National Hunger Awareness Day, June 6, 2006
FOOD BANK FOR NEW YORK CITY SPEARHEADS CITYWIDE INITIATIVE
NEW YORK, NY, May 30, 2006 — More than one million people in New York City are turning to emergency food assistance. Most are hard working families with children and seniors who are forced to make difficult choices between everyday necessities, like rent, utilities or medicine, and food. On Tuesday, June 6, 2006 — National Hunger Awareness Day — all New Yorkers can be part of the solution. Join the Food Bank For New York City in a national movement and help raise awareness about the problem of hunger in our city and across the country. Do something today!
Make a donation online by visiting www.foodbanknyc.org. Every dollar donated helps feed New York City's families and individuals at risk of hunger.
Put an announcement about National Hunger Awareness Day and your support for hunger-relief on your Website, Intranet, newsletter and any other electronic mediums. Send an email to friends and family asking them to get involved in their communities.
Sponsor an Event:
Hold a food drive in your community or at your place of business. Food drives are fun and easy. More importantly, they provide critically needed nonperishable food for the food pantries of New York City.
Contact the Food Bank or City Harvest in advance of National Hunger Awareness Day to coordinate collection and drop-off details.
Volunteer at your local soup kitchen or food pantry. Organize an employee volunteer day. Volunteers are critical in enabling the Food Bank and our network of food assistance programs to provide free meals daily to New Yorkers in need.
"The heart of National Hunger Awareness Day is people coming together as individuals, groups, organizations or corporations to help end hunger," said Dr. Lucy Cabrera, President and CEO of Food Bank For New York City. "Everyone can do something — whether it is donating dollars, raising awareness, sponsoring an event, participating in an event, or volunteering. Together, we can help end hunger in New York City."
Approximately 1.2 million New York City residents turn to emergency food programs (EFP's), such as food pantries, soup kitchens and shelters and approximately one-third of those served are children, according to Hunger in America 2006: The New York City and State Report, which was recently released by the Food Bank. Low wages and fixed incomes coupled with housing and medical costs make it extremely difficult for individuals and families to afford food. As a result, almost three quarters (73 percent) of households accessing EFP's in the city, live in poverty. There simply is not enough to meet their basic needs.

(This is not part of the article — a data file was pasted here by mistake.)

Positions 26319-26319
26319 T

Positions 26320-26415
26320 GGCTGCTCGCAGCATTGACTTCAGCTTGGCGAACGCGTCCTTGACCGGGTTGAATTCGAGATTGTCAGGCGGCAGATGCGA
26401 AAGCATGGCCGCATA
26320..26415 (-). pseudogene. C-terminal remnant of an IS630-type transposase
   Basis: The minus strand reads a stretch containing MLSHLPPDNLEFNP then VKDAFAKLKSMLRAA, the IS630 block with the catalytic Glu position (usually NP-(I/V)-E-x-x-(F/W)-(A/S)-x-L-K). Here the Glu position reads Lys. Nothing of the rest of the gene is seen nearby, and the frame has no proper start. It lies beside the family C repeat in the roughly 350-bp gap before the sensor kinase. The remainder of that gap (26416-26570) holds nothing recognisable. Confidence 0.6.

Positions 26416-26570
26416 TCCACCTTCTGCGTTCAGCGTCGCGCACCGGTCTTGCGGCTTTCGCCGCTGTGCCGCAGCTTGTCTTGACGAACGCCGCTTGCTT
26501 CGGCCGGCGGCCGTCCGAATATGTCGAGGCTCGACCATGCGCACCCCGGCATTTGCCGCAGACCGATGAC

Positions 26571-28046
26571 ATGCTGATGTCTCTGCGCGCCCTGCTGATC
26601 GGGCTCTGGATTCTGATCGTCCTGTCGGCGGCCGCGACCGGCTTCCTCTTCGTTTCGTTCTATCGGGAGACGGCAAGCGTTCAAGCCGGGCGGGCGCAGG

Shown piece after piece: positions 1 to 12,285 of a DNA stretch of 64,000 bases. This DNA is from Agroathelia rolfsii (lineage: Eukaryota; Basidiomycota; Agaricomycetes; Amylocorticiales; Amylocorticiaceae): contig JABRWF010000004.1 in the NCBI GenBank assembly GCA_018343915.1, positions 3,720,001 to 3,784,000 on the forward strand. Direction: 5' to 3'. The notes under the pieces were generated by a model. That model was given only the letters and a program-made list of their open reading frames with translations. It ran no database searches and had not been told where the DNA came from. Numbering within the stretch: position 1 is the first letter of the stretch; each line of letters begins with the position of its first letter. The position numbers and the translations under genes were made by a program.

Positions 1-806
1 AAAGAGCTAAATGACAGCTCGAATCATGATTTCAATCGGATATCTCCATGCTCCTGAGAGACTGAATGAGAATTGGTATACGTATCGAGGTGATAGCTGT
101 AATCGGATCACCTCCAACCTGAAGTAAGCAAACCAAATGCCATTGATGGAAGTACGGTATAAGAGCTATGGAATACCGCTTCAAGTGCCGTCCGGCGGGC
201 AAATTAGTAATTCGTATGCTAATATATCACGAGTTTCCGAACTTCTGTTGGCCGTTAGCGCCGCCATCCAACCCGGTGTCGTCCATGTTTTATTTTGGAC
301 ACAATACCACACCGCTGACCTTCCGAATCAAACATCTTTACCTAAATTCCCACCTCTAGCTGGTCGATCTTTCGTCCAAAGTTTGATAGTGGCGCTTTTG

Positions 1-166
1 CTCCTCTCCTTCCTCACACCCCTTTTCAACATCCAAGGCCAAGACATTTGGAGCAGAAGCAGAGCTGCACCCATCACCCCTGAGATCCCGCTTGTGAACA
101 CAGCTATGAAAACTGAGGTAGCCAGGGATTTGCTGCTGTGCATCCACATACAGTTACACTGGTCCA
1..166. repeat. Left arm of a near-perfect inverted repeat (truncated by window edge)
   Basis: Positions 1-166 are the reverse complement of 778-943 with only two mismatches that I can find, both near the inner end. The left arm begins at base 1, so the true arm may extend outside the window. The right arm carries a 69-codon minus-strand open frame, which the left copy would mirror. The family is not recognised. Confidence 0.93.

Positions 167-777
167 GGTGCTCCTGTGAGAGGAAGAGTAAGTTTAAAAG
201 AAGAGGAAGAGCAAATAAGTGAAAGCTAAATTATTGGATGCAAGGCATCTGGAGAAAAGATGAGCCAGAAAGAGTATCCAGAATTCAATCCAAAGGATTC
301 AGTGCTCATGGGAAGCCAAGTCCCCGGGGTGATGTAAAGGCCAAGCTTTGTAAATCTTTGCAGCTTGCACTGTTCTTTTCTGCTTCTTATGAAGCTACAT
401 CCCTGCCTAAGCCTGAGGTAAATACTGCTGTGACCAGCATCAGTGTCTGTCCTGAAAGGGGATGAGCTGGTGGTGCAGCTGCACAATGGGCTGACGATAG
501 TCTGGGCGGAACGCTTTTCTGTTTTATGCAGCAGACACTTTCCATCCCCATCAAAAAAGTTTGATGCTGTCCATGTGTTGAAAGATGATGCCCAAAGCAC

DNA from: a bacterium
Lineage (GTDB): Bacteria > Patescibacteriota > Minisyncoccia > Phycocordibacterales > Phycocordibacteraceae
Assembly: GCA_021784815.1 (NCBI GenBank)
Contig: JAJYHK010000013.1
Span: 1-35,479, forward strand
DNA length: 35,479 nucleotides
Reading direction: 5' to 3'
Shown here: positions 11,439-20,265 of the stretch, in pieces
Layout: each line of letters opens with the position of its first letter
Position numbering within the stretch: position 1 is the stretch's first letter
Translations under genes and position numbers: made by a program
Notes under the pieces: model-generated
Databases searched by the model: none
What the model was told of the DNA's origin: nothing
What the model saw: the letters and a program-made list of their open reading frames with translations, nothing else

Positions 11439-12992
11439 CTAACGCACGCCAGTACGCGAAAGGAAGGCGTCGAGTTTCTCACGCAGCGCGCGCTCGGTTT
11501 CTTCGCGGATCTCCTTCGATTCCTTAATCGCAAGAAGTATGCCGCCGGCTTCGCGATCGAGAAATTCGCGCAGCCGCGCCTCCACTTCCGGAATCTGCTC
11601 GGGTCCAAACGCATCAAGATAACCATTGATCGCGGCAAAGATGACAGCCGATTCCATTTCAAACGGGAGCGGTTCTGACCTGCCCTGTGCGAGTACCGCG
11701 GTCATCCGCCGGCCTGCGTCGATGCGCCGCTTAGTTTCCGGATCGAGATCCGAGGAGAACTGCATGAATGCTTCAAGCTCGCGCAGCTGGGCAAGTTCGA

Hunger in New York City and across the nation is a solvable problem. On June 6 — National Hunger Awareness Day — Do something! Donate...Advocate...Volunteer! For additional information, log on to www.foodbanknyc.org.
Food Bank For New York City is a member of America's Second Harvest, the Nation's Food Bank Network.
Food Bank For New York City, the city's primary supplier of food for the hungry, helps provide the food for more than 250,000 free meals served each day by more than 1,200 nonprofit community food programs in the five boroughs. Last year, the Food Bank distributed more than 67 million pounds of food and was recognized as the 2004/05 Food Bank of the Year by America's Second Harvest, The Nation's Food Bank Network. For more information, visit our website at www.foodbanknyc.org.